Spirituality and Mindfulness

Spirituality and Mindfulness

Sometimes people are fearful of mindfulness practices, wondering just what they are letting themselves in for.

Common questions include:

  • Do I have to be a Buddhist to practice mindfulness?
  • I’m not interested in spirituality, can mindfulness work for me?
  • I’m a Christian, I don’t want to get sucked into the whole eastern religions thing!

The fact is, modern research proves there are overwhelming benefits for body, soul and mind when the principles and practices of mindfulness are embraced. Don’t let fear cause you to miss out!

Clinical Psychologist Dr Alistair Campbell is just one of our therapists, passionate about mindfulness. In his article, “Separating Spirituality and Mindfulness“, he explores this fascinating subject in quite some depth, and whether it is possible to separate spirituality and mindfulness.

Mindfulness and the Power of Music

Mindfulness and the Power of Music

Music is incredibly powerful – it can affect our thoughts and feelings, improve our productivity and performance, and allows us to express ourselves creatively.

Whether it’s reggae or rap, country and western, classical, or the latest dance hits – find out how to put the Power of Music to work in your life, by reading this helpful article on the 7 Powers of Music by our resident Sports and Performance Psychologist, Abra Garfield.

Incorporating Mindfulness into the Everyday

Incorporating Mindfulness into the Everyday

Mindfulness is more than just learning to meditate, or performing set exercises.

In addition to specific mindfulness exercises, mindfulness can be incorporated into our daily lives using any everyday activity or task – from driving the car, to taking a shower, or doing the ironing!

Even very small events such as having a sip of tea or cool water, a slight breeze on our skin, quiet bird sounds, and the sensation of clothing or a chair against our legs can be the focus of our attention for brief periods, and help bring us more fully into the present moment.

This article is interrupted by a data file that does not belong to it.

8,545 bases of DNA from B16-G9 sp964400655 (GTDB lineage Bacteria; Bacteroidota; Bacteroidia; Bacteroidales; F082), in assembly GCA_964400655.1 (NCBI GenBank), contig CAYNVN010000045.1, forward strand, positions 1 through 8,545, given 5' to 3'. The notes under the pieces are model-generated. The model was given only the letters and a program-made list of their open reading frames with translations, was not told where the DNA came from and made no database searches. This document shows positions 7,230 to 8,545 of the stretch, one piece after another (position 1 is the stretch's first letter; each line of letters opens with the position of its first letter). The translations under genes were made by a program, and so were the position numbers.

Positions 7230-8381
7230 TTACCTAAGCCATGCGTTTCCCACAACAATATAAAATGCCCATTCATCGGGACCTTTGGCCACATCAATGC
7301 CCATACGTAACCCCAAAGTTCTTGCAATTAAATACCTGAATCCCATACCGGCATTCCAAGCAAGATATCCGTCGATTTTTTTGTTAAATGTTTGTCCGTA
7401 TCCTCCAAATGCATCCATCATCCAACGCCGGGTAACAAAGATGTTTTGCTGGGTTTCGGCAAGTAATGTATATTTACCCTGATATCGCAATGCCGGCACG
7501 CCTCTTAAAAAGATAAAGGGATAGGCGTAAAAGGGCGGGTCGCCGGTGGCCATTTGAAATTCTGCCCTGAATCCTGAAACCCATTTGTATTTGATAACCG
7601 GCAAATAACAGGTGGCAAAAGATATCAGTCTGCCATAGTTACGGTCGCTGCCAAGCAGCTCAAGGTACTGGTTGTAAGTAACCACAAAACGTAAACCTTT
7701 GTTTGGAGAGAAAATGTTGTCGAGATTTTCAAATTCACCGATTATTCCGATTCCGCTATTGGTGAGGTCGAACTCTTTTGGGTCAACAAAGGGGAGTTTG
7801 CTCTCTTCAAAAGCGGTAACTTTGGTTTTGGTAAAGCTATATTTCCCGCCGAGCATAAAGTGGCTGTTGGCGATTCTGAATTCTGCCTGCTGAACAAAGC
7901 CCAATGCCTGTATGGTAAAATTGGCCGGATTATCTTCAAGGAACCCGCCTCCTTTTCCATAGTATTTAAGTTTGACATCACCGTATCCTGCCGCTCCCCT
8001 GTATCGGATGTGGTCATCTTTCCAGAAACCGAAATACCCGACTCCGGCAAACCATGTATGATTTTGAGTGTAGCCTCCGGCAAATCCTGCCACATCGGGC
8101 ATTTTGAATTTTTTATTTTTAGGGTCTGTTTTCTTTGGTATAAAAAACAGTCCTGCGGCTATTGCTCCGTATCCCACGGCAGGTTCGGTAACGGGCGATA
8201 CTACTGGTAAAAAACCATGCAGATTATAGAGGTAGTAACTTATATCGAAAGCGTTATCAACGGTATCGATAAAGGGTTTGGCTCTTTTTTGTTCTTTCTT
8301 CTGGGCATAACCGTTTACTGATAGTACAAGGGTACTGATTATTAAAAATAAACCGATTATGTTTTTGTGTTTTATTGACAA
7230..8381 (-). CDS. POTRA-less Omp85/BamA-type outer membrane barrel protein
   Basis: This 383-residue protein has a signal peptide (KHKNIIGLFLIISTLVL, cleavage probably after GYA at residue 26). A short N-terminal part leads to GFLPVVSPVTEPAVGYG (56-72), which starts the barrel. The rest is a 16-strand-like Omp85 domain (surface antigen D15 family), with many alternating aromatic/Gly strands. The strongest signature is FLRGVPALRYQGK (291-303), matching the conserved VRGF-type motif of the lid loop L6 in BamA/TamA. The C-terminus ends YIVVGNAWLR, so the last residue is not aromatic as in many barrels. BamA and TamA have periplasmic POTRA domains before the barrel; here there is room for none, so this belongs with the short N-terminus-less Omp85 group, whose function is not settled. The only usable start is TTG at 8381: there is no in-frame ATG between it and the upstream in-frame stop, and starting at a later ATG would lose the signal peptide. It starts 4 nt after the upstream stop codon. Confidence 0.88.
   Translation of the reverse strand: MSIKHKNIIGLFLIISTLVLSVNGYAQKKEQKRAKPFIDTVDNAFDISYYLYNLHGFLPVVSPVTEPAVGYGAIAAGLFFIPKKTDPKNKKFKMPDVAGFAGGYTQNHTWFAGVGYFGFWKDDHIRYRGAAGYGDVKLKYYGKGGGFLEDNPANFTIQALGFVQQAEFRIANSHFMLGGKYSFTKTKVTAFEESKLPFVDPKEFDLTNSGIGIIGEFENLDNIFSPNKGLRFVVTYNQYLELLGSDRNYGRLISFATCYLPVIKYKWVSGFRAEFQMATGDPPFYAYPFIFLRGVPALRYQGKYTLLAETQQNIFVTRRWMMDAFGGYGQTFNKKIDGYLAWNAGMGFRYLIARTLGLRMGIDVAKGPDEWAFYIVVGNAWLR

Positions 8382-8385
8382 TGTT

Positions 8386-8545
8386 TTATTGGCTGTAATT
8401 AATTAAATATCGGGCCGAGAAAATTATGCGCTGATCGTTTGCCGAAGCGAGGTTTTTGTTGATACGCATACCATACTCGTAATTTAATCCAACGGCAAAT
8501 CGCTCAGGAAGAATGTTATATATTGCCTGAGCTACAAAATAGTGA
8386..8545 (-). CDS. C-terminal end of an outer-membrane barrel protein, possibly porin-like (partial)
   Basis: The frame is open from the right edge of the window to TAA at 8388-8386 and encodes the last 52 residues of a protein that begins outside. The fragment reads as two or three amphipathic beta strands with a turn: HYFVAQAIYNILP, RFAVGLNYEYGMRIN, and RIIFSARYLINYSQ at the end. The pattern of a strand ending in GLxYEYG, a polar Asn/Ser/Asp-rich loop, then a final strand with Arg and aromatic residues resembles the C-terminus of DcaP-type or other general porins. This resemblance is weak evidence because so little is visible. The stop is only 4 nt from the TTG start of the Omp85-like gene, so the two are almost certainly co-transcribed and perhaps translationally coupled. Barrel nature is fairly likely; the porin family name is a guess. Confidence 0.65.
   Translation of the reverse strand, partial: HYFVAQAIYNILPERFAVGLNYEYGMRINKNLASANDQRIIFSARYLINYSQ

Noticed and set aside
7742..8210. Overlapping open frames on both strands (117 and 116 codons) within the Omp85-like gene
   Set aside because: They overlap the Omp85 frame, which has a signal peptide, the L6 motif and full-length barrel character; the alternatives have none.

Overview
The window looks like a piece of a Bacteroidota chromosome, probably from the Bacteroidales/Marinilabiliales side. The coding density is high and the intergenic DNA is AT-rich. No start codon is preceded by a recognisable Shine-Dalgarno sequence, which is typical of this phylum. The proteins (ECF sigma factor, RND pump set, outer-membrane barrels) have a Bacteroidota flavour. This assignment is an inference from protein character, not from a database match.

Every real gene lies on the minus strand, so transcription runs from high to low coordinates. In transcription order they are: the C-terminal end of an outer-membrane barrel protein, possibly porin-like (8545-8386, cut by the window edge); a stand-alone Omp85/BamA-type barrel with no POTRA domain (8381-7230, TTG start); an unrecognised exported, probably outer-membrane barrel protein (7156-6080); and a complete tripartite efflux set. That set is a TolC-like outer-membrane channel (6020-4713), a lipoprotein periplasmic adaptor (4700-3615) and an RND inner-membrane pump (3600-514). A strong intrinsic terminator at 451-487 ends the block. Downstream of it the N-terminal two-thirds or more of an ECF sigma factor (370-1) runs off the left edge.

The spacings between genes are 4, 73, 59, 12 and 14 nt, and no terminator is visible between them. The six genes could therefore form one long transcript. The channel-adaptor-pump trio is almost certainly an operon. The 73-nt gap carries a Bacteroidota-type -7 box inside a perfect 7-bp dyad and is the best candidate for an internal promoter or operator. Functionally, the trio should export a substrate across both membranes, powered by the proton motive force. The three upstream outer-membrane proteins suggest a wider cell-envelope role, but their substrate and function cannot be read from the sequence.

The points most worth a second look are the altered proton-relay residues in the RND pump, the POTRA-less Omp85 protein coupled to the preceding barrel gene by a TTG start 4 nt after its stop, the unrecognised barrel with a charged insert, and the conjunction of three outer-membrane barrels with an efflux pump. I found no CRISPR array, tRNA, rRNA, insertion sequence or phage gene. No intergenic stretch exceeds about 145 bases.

Read more in this helpful article about how to bring Mindfulness into the Everyday, by our Clinical Psychologist Bridget Hogg.

Mindful Forgiveness

Mindful Forgiveness

Forgiveness often happens mindlessly in most relationships.

Being late home, not doing the laundry, getting drunk, making fools of themselves at parties – are all mindlessly forgiven. No effort involved normally, just give it a week or two and hey presto forgiven; probably not forgotten though.

Sometimes however there is such a major breach of trust that it is not so easily forgiven.

All of a sudden, forgiveness is being thought about. It changes from mindless forgiveness to more mindful, hard-work, forgiveness.

Mindful forgiveness is something we are not as experienced in, and leads us to ask questions like: “How do I forgive?” and “How do I move on?”.

Here are some thoughts to help you as you ponder the whole concept of forgiveness:

  1. What does forgiveness mean to me?
  2. Who am I forgiving and why?
  3. If I forgive what benefit will there be? What are the detrimental aspects of forgiving?
  4. Have I ever been forgiven? What was that like?
  5. What rule has been broken this time that is so unacceptable to me?

Clinical Psychologist Dr David Wells has written an excellent article about Mindful Forgiveness. Why not take a few moments to read through it now?